It is not just a movie plot. As bizarre as its sounds, it really did happen in reality. German dictator Adolf Hitler had really commissioned Nazi scientists to train an army of talking dogs during WWII, according to a doctor, author and lecturer at Cardiff University Dr. Jan Bondeson.
As Dr. Bondeson wrote in his book, these Nazi scientists made an effort to develop a “secret army of talking dogs” that had the abilities of reading, writing and talking, following the instructions of Nazi Germany’s notorious Fuehrer.
The Nazis were known to probe every possible avenue there was just to win WWII but the activities involving the Tier-Sprechschule, perhaps, were the most unusual, Dr. Bondeson believes.
The so-called “talking dogs” of Adolf Hitler were gathered from all over Germany and sent to the Animal Speech School in Leutenberg, a city located northeast of Hanover, to be trained.
These band of “talking dogs” included Rolf, an Airedale terrier which, according to reports, had the ability to spell through tapping his paw on a board; each letter of the alphabet corresponded to the number of taps the dog made.
It was even claimed that Rolf had “talked” about religion, had a penchant for learning foreign languages, had composed poems and had once inquired this question to a visiting noblewoman – “Can you wag your tail?”
Still another well-known dog from this secret “talking dogs” army was a German pointer called Don. Don amazed his handlers when he mimicked a human voice to say this command in German – “Hungry! Give me cakes.”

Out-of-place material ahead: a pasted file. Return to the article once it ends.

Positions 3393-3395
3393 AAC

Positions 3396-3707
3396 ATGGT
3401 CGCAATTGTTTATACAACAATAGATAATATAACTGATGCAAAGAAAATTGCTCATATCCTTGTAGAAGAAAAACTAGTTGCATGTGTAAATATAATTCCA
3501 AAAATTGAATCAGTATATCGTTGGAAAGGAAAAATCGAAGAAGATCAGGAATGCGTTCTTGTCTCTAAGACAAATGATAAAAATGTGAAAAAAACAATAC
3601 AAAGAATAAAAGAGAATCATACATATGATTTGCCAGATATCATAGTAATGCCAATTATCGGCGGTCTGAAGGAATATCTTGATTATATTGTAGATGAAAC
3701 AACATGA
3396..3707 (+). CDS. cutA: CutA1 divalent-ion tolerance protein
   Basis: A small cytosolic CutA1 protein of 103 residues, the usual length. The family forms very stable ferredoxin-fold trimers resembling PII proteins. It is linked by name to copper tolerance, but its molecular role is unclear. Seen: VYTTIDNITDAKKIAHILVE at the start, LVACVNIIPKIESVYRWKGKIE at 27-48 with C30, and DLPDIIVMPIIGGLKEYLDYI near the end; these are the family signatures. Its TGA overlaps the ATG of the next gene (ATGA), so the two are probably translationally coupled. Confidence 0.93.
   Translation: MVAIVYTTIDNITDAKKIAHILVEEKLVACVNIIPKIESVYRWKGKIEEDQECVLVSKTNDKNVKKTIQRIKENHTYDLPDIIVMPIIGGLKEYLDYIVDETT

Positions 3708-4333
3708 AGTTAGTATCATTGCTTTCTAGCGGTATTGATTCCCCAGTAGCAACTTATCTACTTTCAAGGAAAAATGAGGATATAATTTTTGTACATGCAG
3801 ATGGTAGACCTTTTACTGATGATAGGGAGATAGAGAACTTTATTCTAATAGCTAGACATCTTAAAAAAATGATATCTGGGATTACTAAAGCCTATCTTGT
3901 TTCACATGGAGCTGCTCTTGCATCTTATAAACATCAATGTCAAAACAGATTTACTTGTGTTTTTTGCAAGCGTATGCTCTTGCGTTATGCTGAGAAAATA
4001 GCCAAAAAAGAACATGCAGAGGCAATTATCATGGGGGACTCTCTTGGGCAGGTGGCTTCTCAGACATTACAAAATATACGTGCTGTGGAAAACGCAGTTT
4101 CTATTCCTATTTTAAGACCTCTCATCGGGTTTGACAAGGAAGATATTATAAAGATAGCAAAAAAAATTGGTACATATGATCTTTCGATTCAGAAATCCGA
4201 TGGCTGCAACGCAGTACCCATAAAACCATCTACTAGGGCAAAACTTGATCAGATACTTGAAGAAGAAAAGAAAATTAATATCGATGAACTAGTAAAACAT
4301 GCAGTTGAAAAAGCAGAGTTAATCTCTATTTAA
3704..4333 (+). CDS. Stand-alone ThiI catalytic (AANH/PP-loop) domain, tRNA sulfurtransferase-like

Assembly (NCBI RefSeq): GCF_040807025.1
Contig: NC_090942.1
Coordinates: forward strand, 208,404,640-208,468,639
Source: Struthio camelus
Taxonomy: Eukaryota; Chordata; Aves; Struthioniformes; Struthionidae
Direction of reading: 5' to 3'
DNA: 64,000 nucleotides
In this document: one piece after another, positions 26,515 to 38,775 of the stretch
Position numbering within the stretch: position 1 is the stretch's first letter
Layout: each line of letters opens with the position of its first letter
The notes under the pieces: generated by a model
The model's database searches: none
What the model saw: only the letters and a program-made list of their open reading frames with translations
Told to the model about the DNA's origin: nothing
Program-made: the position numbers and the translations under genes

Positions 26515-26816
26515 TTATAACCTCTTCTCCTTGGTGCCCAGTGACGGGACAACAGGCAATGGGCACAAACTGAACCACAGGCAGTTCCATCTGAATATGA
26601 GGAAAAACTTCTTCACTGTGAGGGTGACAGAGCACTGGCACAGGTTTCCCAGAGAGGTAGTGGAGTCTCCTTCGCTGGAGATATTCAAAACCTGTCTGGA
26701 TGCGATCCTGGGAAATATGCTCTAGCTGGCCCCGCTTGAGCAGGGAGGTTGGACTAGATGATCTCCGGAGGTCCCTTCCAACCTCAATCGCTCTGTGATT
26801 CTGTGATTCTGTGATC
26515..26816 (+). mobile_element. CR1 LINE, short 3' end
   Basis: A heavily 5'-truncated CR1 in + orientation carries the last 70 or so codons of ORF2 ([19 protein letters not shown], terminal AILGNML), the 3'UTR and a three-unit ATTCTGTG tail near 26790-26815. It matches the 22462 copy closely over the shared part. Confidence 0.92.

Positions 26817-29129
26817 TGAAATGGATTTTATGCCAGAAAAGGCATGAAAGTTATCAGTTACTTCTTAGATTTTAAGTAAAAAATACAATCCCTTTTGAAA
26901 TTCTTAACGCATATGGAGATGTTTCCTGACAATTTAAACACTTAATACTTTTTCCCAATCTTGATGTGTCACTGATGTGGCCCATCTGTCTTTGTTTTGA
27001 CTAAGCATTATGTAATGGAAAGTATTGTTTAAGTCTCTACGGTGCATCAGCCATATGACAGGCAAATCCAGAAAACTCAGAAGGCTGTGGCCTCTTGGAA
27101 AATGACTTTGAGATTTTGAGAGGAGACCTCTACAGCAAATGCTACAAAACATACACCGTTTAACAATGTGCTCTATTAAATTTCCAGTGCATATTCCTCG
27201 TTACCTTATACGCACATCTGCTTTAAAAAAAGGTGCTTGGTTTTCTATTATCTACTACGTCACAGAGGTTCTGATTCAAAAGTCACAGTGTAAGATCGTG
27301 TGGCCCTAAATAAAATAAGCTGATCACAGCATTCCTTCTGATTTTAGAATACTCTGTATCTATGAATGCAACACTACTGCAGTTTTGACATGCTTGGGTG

But the greatest Nazi dog from among these “talking dogs” band trained by Hitler’s henchmen might have been the hound which barked “Mein Führer (My Leader)” every time it was asked who Adolf Hitler was.
Dr. Bondeson, who also authored other history books, pointed out that the Nazis viewed dogs as creatures which were almost in par with the intelligence possessed by human beings and believed that the only factor preventing the former from acting as equal to the latter were physical limitations.
“In the 1920s, Germany had numerous ‘new animal psychologists’ who believed dogs were nearly as intelligent as humans, and capable of abstract thinking and communication,” Dr Bondeson said in an interview with The London Times.
“When the Nazi Party took over, one might have thought they would be building concentration camps to lock these fanatics up, but instead they were actually very interested in their ideas. Part of the Nazi philosophy was that there was a strong bond between humans and nature – they believed a good Nazi should be an animal friend,” he added.
In fact, as Dr. Bondeson revealed, when the Nazis started to incarcerate the Jews, angry Germans flooded newspapers with their ceaseless impassioned letters inquiring about the pets the Jews left behind and what happened to them; they had no mercy to these “inferior” humans but thought a lot about the welfare of their pets.
The Führer of the Third Reich Adolf Hitler had been a dog owner himself; pictures of him with Bella and Blondi showed he was a very much the dog lover. He killed his German Shepherd Blondi moments before he committed suicide in his bunker April 1945.
On the other hand, Dr. Bondeson’s book, Amazing Dogs: A Cabinet of Canine Curiosities, also includes sections talking about performing dogs, travelling dogs, holy dogs and those which showed exceptional loyalty to their owners.